The Dominoes Keep Dropping
It all started in July of 2007. The banks stopped lending and asked for collateral increases. Mortgage brokers and smaller lenders sought the safe haven of asset protection. From small local operations to national, publicly traded companies, we were representing dozens upon dozens of brokers, lenders and financiers. Back then no one could yet foresee what was to come a year later.
Then late this summer it started in earnest. Owners and executives of banks. Real estate developers. Car dealers. Restaurateurs. Construction companies. Who is next in line?
The past year has been the golden age of asset protection. Fortunate for us, very unfortunate for our clients. What should you be aware of in this economy?
The greatest exposure to your assets in this economy are your loan guarantees. Business owners of all types routinely guarantee debt and lease obligations of their businesses. Works just fine in a good economy. What happens in a down economy?
Businesses begin to default on their loans, or at least anticipate the possibility of a default. Calls on personal guarantees become a real possibility. Personal guaranty calls are made by banks and other lenders. What kind of creditors are these?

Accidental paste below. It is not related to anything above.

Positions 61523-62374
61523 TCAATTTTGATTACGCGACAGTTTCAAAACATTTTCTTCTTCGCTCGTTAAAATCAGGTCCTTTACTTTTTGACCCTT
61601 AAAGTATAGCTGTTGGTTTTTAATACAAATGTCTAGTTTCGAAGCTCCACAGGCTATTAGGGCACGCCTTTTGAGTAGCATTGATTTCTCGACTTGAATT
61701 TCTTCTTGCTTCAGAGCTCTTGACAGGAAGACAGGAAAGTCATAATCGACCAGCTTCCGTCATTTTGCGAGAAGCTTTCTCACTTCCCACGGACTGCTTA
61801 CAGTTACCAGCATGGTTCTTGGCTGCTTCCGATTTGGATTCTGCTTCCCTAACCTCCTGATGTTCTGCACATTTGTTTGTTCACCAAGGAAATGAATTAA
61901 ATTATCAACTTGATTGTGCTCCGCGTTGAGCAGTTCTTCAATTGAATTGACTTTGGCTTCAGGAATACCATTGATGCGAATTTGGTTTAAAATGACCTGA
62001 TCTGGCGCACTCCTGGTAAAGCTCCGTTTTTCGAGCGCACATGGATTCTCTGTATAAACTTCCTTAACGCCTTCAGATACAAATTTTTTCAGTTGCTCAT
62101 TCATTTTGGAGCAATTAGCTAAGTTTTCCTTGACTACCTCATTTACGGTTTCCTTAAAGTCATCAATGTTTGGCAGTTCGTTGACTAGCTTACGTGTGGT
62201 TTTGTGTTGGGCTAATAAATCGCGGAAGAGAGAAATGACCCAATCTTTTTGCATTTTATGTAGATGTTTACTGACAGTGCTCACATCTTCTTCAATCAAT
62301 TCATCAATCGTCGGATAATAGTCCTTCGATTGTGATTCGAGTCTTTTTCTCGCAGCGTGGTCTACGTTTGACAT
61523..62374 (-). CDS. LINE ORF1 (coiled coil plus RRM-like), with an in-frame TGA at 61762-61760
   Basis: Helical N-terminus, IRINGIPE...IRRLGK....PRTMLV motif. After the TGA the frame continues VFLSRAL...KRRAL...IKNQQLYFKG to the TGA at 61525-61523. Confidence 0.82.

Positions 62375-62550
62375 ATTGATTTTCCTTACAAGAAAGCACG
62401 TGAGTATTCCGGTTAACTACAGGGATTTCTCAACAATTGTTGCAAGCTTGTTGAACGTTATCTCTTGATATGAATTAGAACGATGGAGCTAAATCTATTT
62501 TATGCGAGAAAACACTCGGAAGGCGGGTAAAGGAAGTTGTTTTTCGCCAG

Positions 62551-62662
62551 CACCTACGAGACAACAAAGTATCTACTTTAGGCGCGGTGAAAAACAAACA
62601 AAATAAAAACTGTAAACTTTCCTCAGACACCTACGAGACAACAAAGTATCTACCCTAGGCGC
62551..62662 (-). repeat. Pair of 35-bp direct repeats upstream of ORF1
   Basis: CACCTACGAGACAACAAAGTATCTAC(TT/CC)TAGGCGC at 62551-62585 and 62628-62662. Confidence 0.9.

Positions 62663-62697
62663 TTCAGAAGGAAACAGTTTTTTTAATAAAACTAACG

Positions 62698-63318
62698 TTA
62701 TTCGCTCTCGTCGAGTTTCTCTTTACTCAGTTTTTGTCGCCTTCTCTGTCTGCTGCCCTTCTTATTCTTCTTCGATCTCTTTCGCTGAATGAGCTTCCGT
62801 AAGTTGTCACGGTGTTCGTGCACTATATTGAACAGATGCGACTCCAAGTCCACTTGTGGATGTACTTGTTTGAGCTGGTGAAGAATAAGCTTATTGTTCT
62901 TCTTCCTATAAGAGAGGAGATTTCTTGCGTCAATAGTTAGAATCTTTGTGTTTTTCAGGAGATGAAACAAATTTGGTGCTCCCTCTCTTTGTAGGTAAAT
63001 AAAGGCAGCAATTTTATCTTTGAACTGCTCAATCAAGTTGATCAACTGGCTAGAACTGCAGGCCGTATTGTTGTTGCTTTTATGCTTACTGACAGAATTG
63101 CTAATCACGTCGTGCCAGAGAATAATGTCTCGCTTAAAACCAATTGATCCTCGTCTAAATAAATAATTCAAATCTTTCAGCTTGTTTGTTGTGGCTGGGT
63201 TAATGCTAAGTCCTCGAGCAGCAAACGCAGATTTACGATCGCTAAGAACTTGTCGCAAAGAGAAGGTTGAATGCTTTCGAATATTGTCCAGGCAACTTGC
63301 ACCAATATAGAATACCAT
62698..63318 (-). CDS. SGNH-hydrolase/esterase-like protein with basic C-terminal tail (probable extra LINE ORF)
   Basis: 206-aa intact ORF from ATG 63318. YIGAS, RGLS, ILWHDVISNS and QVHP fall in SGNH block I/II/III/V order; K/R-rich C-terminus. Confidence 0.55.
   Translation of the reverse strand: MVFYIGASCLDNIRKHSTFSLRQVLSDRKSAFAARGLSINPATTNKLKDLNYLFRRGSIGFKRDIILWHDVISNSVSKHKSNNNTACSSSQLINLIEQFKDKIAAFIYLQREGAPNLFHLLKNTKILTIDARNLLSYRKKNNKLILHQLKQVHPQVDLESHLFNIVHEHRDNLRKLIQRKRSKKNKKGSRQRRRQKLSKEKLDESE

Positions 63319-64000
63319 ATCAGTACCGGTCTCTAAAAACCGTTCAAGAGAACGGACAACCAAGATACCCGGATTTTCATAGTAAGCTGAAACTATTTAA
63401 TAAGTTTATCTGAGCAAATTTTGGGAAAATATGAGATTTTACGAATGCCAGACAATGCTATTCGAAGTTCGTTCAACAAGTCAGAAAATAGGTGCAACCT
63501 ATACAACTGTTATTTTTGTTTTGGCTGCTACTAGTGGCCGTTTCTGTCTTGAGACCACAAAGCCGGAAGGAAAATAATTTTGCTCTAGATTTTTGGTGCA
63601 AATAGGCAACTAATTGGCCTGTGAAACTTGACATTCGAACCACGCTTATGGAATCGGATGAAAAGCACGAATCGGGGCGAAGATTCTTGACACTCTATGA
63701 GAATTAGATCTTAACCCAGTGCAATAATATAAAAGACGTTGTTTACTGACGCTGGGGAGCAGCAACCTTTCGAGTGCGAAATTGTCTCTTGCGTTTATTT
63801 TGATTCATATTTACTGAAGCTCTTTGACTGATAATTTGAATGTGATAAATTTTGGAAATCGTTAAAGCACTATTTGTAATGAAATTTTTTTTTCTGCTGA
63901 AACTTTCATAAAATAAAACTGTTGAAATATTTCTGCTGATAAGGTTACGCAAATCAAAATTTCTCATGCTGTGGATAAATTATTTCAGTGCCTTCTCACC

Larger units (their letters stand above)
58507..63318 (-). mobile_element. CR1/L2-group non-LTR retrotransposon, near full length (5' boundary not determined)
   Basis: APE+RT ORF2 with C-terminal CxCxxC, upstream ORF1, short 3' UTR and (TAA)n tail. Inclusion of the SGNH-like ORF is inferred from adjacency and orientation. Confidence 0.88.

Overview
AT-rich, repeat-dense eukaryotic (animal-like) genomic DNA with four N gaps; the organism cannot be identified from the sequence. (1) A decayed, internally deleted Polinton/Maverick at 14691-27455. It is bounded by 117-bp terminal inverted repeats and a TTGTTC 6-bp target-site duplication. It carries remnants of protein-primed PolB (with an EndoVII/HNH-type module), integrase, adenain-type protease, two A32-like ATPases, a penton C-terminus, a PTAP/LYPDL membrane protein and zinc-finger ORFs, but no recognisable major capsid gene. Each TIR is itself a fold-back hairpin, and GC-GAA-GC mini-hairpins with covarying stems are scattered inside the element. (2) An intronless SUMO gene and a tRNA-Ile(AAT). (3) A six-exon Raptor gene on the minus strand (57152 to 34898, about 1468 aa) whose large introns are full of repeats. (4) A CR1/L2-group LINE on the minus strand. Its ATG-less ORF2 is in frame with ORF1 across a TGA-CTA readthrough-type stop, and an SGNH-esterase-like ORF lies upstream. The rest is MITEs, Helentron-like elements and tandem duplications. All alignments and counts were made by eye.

Unfortunately for our clients banks make for very aggressive and intelligent creditors. With these creditors it is never sufficient to take the cheap and easy route. Strategies like quitclaiming the residence to the other spouse, gifting cash to kids or creating sham liens on real property will never work. Most banks employ either in-house collection attorneys or outside collection law firms. These lawyers are tasked with aggressive pursuit of debtors, and they know their stuff. If you rely on hiding assets, camouflage or sleight of hand, they will easily get to your assets.
When protecting assets from a bank, the asset protection strategies used to shield the assets of the individuals who signed personal guarantees have to be formidable. They have to be sophisticated. They have to create a significant litigation risk for the bank. If our strategies can make it very pricey and time consuming for the bank to get to our clients' assets, we can force the bank into a better settlement with our client. That is, better for our client.
The one common theme that runs through all of these asset protection plans is to plan early. Plan before there is a default. Plan when the possibility of default first becomes a coherent thought. Any last minute planning can be set aside a lot easier than advance planning. Talk to your clients today about what they should be doing to protect their assets. Tomorrow, maybe too late.
Yes, we did make that sound a bit dramatic. Simply because it is true. We are turning away more clients than ever. Not because we are super busy (which we are, as expected in this economy, to the point that we are sending some work to our competitors), but because they make it to our offices when it is too late to do anything. Do not procrastinate, and do not allow your clients to procrastinate. Force them to plan before they become the next domino.